How IT Departments Are Successfully Adopting Artificial Intelligence Technologies
November 15, 2018

Patricia Diaz-Hymes
Lakeside Software

Share this

We all know artificial intelligence (AI) is a hot topic — but beyond the buzzword, have you ever wondered how IT departments are actually adopting AI technologies to improve on their operations?

Because the term "AI" gets thrown around a lot, let's start with what it means. Given all the marketing hype this technology has been given, I often find myself debating with peers on what AI actually is. Understanding that many vendors have usurped some loose sense of the term in order to claim AI functionality, let's be factual in terms of what it is. As Gartner defines it, artificial intelligence is:

"Technology that appears to emulate human performance typically by learning, coming to its own conclusions, appearing to understand complex content, engaging in natural dialogs with people, enhancing human cognitive performance (also known as cognitive computing) or replacing people on execution of nonroutine tasks. Applications include autonomous vehicles, automatic speech recognition and generation and detecting novel concepts and abstractions (useful for detecting potential new risks and aiding humans quickly understand very large bodies of ever-changing information)."

46% of the companies surveyed said their IT departments are using AI

Use cases for understanding AI as technology that emulates human performance have been endless. When automation technologies started making headlines, everyone fixated on all the statistics around jobless due to automation. The Washington Post last year reported that robots would replace almost a third of the U.S. workforce by 2030. Many AI-powered technologies have garnered some bad press but IT teams are one of the first groups to experiment and more formally adopt AI technologies — not to replace humans but to complement our advancements

According to a recent study conducted by Tata Consultancy Services(TCS), 46% of the companies surveyed said their IT departments are using AI. But for what? Mostly for security intrusions, resolving user issues, automating production management and gauging internal compliance.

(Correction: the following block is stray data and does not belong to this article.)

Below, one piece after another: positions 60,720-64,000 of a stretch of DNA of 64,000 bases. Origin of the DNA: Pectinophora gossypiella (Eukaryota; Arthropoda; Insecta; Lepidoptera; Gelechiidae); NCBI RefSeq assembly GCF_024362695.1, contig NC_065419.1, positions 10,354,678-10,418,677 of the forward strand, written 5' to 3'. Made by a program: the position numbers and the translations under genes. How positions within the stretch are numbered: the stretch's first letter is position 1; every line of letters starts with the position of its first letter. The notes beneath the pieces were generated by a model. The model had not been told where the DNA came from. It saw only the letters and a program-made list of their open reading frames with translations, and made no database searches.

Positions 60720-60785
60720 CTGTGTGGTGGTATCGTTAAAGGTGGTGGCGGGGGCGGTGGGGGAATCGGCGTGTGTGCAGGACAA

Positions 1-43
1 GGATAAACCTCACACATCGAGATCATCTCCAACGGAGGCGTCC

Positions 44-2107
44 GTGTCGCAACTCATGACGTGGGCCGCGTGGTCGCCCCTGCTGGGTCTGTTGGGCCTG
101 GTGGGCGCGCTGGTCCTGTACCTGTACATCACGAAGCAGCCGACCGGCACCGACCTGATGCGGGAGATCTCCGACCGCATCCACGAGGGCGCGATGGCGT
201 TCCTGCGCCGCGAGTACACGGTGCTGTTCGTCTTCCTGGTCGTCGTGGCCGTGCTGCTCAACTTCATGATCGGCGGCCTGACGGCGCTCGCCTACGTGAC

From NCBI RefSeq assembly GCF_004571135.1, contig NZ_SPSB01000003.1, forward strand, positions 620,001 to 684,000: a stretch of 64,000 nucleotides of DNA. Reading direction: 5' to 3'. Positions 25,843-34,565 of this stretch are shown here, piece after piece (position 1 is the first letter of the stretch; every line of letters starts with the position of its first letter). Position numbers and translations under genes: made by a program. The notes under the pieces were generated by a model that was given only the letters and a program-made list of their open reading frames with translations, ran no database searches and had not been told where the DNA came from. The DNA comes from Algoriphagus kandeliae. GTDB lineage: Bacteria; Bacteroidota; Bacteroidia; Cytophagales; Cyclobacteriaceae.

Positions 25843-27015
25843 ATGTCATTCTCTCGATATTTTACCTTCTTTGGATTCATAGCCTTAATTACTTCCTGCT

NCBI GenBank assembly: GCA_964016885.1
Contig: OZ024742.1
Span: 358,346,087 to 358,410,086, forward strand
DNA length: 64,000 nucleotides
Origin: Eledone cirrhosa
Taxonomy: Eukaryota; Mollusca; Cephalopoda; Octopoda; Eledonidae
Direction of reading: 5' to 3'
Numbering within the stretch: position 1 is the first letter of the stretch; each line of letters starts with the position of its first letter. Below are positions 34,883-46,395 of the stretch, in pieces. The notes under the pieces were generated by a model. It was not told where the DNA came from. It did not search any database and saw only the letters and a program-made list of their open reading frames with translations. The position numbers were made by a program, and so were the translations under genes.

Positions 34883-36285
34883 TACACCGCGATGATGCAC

AI in The Real World

According to the TCS study, the highest percentage of organizations using AI is in the energy industry, with 100% of them using AI to some capacity, followed by high-tech and telecommunications.

But why are these IT teams and other departments investing in AI technologies? The study outlines six main goals that really propel AI initiatives:

■ Improving product or service quality

■ Helping customers use and get more value from their products/and or services

■ Reducing key process cycle times

■ Improving executive decisions

■ Identifying new revenue opportunities

■ Reducing costs by automating manual work

Ultimately, whether using AI for security intrusions, IT problems or otherwise, the main driver for IT in using this technology is to improve product and service quality. That is why it is no surprise that IT vendors have been developing AI solutions for IT professionals in the end-user computing space, be it for application, hardware, services management, etc.

Particularly, as it pertains to tools that monitor the digital experience, AI technologies help support this goal while also helping clear up IT's time for higher value activities.

How AI Will Transform IT Operations in 2019?

Gartner recently published its Top 10 Strategic Technology Trends for 2019 which outlines the empowered edge as a top trend noting: "Through 2028, we expect a steady increase in the embedding of sensor, storage, compute and advanced AI capabilities in edge devices."

With the introduction of AI into IT operations, IT teams continue to find new use cases for AI and its applicability to edge computing is no exception. Perhaps one of the most promising use cases in this space, in part because of its clear and strong business value proposition, is Level 0 support, an automated or self-service style where users can access help themselves without the aid of the help desk. AI technologies, used in tandem with end-user computing or digital experience monitoring tools, are now being used to deflect user-facing issues from even reaching support desks using self-healing and self-service — Level 0 support.